• Informix, IBM DB2, Oracle 8i
• As has support for XML (semi-structured data)

34. An Aside:

Q: In which Year did
each of the
following happen?
a) First man to walk
on the moon.
b) Woodstock.
c) Relational Model
of data
management first
proposed.
d) Cal last went to
the Rose Bowl.

35. Relational Database: Definitions

• Relational database: a set of relations
• Relation: made up of 2 parts:
Schema : specifies name of relation, plus name
and type of each column
Students(sid: string, name: string, login: string,
age: integer, gpa: real)
Instance : the actual data at a given time
• #rows = cardinality
• #fields = degree / arity

36. Some Synonyms

Ex: Instance of Students Relation
sid
53666
53688
53650
name
login
Jones [email protected]
Smith [email protected]
Smith smith @math
age gpa
18
3.4
18
3.2
19
3.8
• Cardinality = 3, arity = 5 , all rows distinct
• Do all values in each column of a relation instance
have to be unique?

37. Ex: Instance of Students Relation

SQL - A language for Relational DBs
• Say: “ess-cue-ell” or “sequel”
But spelled “SQL”
• Data Definition Language (DDL)
create, modify, delete relations
specify constraints
administer users, security, etc.
• Data Manipulation Language (DML)
Specify queries to find tuples that satisfy criteria
add, modify, remove tuples
• The DBMS is responsible for efficient
evaluation.

38. SQL - A language for Relational DBs

The SQL Query Language
• The most widely used relational query language.
• Originally IBM, then ANSI in 1986
• Current standard is SQL-2011
• 2008 added x-query stuff, new triggers,…
• 2003 was last major update: XML, window functions,
sequences, auto-generated IDs. Not fully supported yet
• SQL-1999 Introduced “Object-Relational” concepts.
• Also not fully supported yet.
• SQL92 is a basic subset
• Most systems support at least this
• PostgreSQL has some “unique” aspects (as do most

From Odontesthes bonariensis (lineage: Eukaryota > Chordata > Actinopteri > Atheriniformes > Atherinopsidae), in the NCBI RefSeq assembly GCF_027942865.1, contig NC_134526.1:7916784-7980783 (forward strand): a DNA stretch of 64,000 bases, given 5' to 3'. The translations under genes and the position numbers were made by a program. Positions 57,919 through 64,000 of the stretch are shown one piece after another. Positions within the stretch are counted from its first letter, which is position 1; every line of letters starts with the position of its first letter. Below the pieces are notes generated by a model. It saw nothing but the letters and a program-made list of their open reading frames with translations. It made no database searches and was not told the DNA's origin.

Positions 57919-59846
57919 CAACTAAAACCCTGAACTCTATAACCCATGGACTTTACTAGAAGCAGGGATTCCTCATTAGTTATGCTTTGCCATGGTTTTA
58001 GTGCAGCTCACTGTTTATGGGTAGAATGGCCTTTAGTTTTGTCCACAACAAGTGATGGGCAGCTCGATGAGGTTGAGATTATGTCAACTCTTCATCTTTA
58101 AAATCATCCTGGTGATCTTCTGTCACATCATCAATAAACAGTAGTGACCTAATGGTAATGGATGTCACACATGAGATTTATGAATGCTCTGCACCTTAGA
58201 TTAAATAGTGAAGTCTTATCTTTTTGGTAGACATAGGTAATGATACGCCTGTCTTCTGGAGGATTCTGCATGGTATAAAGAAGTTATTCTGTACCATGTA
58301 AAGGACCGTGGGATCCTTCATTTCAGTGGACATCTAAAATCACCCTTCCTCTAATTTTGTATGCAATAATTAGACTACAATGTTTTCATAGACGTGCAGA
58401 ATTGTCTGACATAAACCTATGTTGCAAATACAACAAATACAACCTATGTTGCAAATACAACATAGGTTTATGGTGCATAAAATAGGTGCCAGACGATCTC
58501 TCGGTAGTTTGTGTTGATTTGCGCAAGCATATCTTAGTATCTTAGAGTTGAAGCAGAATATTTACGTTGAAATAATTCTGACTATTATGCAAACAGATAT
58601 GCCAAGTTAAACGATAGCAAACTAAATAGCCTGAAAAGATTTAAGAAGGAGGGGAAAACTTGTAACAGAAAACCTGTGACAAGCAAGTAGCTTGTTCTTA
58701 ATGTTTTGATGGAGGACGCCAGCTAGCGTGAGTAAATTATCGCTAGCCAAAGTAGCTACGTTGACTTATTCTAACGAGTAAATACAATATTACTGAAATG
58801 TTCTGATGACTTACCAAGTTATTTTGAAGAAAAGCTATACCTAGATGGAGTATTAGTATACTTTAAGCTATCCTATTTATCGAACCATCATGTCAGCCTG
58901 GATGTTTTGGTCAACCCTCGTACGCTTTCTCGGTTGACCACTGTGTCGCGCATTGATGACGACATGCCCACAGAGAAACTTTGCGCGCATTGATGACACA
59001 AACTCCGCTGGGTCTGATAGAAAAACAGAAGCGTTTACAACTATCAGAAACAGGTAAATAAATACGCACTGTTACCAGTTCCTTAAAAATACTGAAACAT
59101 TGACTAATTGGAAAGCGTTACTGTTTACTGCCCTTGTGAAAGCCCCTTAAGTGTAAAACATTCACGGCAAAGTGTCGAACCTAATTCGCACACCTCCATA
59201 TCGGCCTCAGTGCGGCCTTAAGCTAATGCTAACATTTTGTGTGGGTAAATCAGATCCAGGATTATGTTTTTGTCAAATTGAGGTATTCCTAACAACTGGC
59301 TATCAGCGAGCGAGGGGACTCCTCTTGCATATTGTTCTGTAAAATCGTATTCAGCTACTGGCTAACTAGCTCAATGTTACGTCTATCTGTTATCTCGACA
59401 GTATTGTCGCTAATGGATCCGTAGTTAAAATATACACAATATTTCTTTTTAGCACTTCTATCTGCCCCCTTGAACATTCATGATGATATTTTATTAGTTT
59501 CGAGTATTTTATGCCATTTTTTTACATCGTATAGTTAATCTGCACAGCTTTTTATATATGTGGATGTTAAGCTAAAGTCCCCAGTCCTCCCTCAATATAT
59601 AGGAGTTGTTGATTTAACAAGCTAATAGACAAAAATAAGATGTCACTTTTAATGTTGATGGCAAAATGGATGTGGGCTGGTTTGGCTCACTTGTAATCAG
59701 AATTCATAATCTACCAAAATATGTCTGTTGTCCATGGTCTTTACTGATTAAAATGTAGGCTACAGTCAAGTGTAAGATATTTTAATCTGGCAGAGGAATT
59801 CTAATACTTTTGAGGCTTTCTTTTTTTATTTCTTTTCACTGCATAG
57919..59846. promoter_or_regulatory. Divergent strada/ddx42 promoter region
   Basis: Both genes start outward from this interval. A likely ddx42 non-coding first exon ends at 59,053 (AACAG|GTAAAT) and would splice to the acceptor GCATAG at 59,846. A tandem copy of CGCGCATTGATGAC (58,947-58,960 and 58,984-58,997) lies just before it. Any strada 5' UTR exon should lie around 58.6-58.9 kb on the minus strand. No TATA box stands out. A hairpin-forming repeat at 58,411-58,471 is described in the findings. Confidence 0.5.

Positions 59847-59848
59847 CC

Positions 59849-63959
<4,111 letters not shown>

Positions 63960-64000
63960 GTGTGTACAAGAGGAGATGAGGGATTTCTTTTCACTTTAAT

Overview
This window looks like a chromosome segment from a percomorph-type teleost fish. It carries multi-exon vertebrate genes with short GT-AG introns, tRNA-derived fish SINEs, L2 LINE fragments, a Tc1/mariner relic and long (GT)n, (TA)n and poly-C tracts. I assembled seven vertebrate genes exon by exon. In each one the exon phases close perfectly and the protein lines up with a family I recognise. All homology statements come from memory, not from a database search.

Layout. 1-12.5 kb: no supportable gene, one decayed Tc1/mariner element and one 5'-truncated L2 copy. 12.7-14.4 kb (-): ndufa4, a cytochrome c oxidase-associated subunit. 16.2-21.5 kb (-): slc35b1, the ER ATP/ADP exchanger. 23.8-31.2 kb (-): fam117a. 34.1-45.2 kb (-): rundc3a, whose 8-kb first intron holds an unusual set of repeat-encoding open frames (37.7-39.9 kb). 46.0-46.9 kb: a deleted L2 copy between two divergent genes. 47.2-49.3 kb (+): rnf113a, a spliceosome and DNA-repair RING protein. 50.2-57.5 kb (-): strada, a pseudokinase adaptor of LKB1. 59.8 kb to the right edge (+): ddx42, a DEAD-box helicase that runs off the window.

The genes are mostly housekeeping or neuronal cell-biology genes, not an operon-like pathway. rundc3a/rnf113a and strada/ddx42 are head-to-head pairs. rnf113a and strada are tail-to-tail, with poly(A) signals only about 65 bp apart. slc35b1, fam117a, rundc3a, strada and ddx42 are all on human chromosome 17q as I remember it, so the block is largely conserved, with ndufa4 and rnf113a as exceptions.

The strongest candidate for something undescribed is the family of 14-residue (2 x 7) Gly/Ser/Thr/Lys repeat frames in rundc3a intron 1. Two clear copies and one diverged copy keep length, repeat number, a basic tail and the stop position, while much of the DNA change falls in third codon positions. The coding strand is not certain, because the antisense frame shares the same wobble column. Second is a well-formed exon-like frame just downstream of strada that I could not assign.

systems).
• SQL is not synonymous with Microsoft’s “SQL Server”

39. The SQL Query Language

Creating Relations in SQL
• Creates the Students relation.
Note: the type (domain) of each field is specified,
and enforced by the DBMS whenever tuples are
added or modified.
CREATE TABLE Students
(sid CHAR(20),
name CHAR(20),
login CHAR(10),
age INTEGER,
gpa FLOAT)

40. Creating Relations in SQL

Table Creation (continued)
• Another example: the Enrolled table holds
information about courses students take.
CREATE TABLE Enrolled
(sid CHAR(20),
cid CHAR(20),
grade CHAR(2))

41. Table Creation (continued)

Adding and Deleting Tuples
• Can insert a single tuple using:
INSERT INTO Students (sid, name, login, age, gpa)
VALUES ('53688', 'Smith', [email protected]', 18, 3.2)
Can delete all tuples satisfying some condition
(e.g., name = Smith):
DELETE
FROM Students S
WHERE S.name = 'Smith'
Powerful variants of these commands are available;
more later!

42. Adding and Deleting Tuples

Keys
• Keys are a way to associate tuples in different
relations
• Keys are one form of integrity constraint (IC)
Enrolled
sid
53666
53666
53650
53666
cid
grade
Carnatic101
C
Reggae203
B
Topology112
A
History105
B
FOREIGN Key
Students
sid
53666
53688
53650
name
login
age gpa
Jones [email protected]
18 3.4
Smith [email protected] 18 3.2
Smith [email protected] 19 3.8
PRIMARY Key

43. Keys

Primary Keys
• A set of fields is a superkey if:
No two distinct tuples can have same values in all key fields
• A set of fields is a key for a relation if :
It is a superkey
No subset of the fields is a superkey
• what if >1 key for a relation?
One of the keys is chosen (by DBA) to be the primary key.
Other keys are called candidate keys.
• E.g.
sid is a key for Students.
What about name?
The set {sid, gpa} is a superkey.

44. Primary Keys

Primary and Candidate Keys in SQL
• Possibly many candidate keys (specified using
UNIQUE), one of which is chosen as the primary key.
Keys must be used carefully!
“For a given student and course, there is a single grade.”
CREATE TABLE Enrolled
CREATE TABLE Enrolled
(sid CHAR(20)
(sid CHAR(20)
cid CHAR(20),
cid CHAR(20),
vs.
grade CHAR(2),
grade CHAR(2),
PRIMARY KEY (sid),
PRIMARY KEY (sid,cid))
UNIQUE (cid, grade))
“Students can take only one course, and no two students
in a course receive the same grade.”

45. Primary and Candidate Keys in SQL

Foreign Keys, Referential Integrity
• Foreign key: a “logical pointer”
Set of fields in a tuple in one relation
that `refer’ to a tuple in another relation.
Reference to primary key of the other relation.
• All foreign key constraints enforced?
referential integrity!
i.e., no dangling references.

46. Foreign Keys, Referential Integrity

Foreign Keys in SQL
• E.g. Only students listed in the Students relation
should be allowed to enroll for courses.
sid is a foreign key referring to Students:
CREATE TABLE Enrolled
(sid CHAR(20),cid CHAR(20),grade CHAR(2),
PRIMARY KEY (sid,cid),
FOREIGN KEY (sid) REFERENCES Students);
Enrolled
sid
53666
53666
53650
53666
cid
grade
Carnatic101
C
Reggae203
B
Topology112
A
History105
B
11111 English102 A
Students
sid
53666
53688
53650
name
login
age gpa
Jones [email protected]
18 3.4
Smith [email protected] 18 3.2
Smith [email protected] 19 3.8

47. Foreign Keys in SQL

Next Up
• We’ll talk a bit about the SQL DML
• Then we’ll start describing the DBMS from
storage on up
English     Русский Правила